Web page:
UN Security Council members meet Suu Kyi

UNSC to expedite Rohingya repatriation

The State Counsellor also explained to the delegation matters pertaining to providing humanitarian assistance to affected communities, rebuilding trust and confidence among communities, citizenship issues, ongoing closure of camps for internally displaced people, issuance of national verification cards (NVCs), restoring rule of law, issue of resettlement on the worldwide boundary line between the two countries, possible recurrence of terrorist attacks at any time, necessity to find the root cause of the conflict, prevention of hate speech, and encouragement for school education. "There are a lot of agencies apart from the Security Council". Also, the [UN} secretary general...has appointed a special envoy [on Myanmar], so things are happening.

Aung San Suu Kyi also briefed the delegation, led by Ambassador Gustavo Meza Cuadra Velasquez of Peru, on matters pertaining to providing humanitarian assistance to affected communities, rebuilding trust and confidence among the communities, citizenship issue, ongoing closure of internally displaced person (IDP) camps and issuance of national verification cards (NVC).

On Tuesday, the 15-member delegation - led by Peru's Ambassador to the UN Gustavo Meza-Cuadra whose country now holds the rotating presidency of the UNSC - is set to visit Rakhine province in western Myanmar, where the had unleashed the offensive following a series of attacks on government posts by Rohingya rebels. "They are a member of the Security Council and they are with us", he said.

The UN and other rights groups have warned that a mass repatriation of Rohingya would be premature, as Myanmar has yet to address the systematic legal discrimination and persecution the minority has faced for decades. They carried placards, some of which read "We want justice".

"We (however) don't want conflict, we want peaceful resolution to the crisis", she said.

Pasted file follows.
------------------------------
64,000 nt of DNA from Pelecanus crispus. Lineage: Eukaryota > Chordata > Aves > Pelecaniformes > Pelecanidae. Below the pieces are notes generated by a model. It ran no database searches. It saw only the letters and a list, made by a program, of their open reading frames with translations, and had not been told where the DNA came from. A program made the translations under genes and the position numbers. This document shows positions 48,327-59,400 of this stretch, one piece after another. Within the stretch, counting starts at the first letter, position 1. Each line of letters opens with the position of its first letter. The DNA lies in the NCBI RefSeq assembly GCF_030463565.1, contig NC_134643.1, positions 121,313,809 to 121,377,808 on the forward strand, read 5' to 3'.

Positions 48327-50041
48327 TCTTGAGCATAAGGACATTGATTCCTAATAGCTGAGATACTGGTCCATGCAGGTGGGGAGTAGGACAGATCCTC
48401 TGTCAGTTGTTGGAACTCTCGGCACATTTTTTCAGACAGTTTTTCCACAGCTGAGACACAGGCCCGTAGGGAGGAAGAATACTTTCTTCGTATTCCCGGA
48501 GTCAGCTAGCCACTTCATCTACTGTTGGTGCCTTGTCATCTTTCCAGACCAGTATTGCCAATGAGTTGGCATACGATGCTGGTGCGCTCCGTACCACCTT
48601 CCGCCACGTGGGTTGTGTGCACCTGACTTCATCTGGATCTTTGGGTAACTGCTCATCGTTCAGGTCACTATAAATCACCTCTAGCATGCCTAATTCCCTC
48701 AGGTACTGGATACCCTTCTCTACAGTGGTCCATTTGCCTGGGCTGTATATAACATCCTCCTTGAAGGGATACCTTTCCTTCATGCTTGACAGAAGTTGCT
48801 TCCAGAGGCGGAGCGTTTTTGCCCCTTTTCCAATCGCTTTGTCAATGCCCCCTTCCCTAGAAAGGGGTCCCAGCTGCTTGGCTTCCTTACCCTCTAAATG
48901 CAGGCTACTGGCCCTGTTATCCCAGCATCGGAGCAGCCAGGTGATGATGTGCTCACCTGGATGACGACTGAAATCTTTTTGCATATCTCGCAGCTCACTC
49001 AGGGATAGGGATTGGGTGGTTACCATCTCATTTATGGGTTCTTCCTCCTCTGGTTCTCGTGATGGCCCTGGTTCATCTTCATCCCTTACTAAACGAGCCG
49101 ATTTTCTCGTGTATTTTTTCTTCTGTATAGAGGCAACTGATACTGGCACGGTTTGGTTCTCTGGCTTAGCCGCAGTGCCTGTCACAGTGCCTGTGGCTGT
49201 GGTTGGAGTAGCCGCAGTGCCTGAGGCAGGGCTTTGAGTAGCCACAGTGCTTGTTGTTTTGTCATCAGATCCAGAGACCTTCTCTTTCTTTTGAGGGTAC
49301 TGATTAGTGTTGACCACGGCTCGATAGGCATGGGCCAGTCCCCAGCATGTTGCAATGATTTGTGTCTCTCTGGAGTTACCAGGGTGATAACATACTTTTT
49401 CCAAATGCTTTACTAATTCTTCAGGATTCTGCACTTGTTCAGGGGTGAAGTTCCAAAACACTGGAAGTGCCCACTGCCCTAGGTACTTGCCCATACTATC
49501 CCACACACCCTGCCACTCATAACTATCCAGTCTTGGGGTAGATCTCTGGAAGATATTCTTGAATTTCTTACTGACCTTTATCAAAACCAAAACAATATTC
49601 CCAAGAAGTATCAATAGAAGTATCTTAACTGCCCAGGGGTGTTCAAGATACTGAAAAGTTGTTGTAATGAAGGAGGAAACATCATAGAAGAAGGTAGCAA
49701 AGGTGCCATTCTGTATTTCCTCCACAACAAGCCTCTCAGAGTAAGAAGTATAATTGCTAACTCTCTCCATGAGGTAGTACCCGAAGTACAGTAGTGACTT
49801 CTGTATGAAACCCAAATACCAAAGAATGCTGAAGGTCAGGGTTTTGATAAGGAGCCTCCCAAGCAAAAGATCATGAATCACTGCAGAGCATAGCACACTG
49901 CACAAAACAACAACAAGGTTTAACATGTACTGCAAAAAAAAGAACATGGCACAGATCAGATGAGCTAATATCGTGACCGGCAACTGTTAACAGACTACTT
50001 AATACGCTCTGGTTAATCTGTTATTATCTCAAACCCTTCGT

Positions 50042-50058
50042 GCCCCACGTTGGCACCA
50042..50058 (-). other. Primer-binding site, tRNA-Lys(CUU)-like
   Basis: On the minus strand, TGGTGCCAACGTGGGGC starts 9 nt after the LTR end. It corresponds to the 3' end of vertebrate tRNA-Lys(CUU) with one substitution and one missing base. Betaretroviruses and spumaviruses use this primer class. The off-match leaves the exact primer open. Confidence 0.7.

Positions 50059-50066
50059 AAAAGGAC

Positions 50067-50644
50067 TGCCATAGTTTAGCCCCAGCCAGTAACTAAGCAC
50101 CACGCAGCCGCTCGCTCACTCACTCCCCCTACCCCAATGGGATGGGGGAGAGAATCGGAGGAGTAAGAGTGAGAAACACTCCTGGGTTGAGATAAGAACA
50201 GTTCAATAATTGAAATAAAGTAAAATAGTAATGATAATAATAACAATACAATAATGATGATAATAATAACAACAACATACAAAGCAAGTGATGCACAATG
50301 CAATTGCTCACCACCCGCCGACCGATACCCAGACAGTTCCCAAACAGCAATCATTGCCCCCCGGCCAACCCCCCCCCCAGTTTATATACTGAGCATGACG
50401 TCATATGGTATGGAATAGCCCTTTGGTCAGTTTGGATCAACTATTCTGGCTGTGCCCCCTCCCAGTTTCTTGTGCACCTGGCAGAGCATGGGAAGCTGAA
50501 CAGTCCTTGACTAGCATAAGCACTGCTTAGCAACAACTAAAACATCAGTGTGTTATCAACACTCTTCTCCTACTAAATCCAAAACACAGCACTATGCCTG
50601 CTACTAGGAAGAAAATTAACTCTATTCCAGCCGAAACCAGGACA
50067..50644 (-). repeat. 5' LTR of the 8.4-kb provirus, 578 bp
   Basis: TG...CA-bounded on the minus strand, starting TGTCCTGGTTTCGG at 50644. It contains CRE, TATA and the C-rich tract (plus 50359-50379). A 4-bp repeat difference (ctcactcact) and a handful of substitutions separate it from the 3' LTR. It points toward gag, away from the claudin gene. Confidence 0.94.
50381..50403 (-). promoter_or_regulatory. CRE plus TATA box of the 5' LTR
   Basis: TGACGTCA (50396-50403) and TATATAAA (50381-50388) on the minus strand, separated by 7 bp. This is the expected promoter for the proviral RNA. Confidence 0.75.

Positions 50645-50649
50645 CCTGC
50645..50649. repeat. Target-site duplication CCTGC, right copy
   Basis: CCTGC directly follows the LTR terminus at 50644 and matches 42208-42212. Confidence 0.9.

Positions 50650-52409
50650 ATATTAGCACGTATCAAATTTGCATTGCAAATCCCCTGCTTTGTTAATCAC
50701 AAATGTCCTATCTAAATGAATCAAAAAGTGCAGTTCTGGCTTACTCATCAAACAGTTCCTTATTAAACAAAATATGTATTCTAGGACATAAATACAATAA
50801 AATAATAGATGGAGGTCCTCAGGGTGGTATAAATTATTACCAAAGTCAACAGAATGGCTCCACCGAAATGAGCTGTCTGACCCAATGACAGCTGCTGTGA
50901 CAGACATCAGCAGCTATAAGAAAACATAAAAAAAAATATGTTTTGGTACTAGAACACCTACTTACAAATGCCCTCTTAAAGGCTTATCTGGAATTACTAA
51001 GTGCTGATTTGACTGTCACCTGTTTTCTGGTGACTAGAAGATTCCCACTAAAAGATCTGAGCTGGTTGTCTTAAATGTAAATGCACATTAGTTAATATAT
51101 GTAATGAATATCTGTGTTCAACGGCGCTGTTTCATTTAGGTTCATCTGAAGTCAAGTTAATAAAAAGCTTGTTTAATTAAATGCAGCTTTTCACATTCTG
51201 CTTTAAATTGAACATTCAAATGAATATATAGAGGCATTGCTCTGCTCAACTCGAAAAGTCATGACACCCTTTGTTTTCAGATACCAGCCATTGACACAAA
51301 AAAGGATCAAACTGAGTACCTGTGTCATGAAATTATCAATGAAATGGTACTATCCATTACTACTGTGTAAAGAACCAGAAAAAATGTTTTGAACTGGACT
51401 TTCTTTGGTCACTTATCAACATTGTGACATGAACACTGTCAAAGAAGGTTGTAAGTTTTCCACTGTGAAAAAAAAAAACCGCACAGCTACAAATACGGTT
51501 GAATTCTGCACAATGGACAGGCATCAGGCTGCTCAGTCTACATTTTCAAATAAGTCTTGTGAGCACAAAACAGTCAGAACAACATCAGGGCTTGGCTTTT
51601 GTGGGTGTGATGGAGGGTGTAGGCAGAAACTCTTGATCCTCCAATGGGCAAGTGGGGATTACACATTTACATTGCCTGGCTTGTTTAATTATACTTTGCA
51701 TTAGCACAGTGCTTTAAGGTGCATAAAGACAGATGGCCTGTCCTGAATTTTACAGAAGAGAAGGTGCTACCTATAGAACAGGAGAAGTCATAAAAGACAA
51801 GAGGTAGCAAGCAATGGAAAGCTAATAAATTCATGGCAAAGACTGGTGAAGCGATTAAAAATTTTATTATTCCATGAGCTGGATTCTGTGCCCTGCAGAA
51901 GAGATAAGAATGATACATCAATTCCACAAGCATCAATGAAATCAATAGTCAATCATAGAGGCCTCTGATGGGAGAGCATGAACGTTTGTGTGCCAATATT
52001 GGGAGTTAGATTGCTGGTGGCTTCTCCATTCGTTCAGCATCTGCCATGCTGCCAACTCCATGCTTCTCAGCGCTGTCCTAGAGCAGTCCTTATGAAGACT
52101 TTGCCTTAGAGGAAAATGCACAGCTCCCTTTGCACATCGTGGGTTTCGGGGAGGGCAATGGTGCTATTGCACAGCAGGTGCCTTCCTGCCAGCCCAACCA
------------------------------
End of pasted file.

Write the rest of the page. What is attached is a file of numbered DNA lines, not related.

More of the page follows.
Mansour Ayyad Al-Otaibi, Kuwait's permanent representative at the United Nations and a member of the delegation, told the media that the situation "cannot remain without solutions".

"No one is protecting anyone", he said.

It has tried to bluff Bangladesh with insincere shows of trying to repatriate refugees while confining other Rohingyas in Rakhine in squalid, claustrophobic camps and disregarding Bangladesh's and the global community's demand to create proper conditions for repatriation.

"There is no easy answer but if we all work together I think we can find a way", he said.

"The issue is still for us to promote bilateral ways to resolve this issue. But all the parties should show commitments to solve it as soon as possible", the Kuwaiti ambassador said.

Delegation members said they hope to help the refugees return quickly and safely to their homes there.

Bangladesh and Burma agreed in December to begin repatriating the refugees in January, but there were concerns among aid workers and Rohingya that they would be forced to return and face unsafe conditions in Myanmar.

He said he lost a brother, an uncle and a nephew after Myanmar soldiers shot them dead. "And we will go back to the council [and] we will consider it for sure", Mansour Ayyad Al-Otaibi said.

Around 700,000 Rohingya have fled the troubled area to squalid camps in Bangladesh previous year as Myanmar's army launched a brutal crackdown following insurgent attacks on security posts.

Calling the refugees "Bengalis" - official shorthand for illegal immigrants from over the border - Min Aung Hlaing blamed "terrorists" for causing the violence.

According to an IANS report, the Office for the Coordination of Humanitarian Affairs puts the overall population of Rohingya refugees from Myanmar in Bangladesh at over 1 million.

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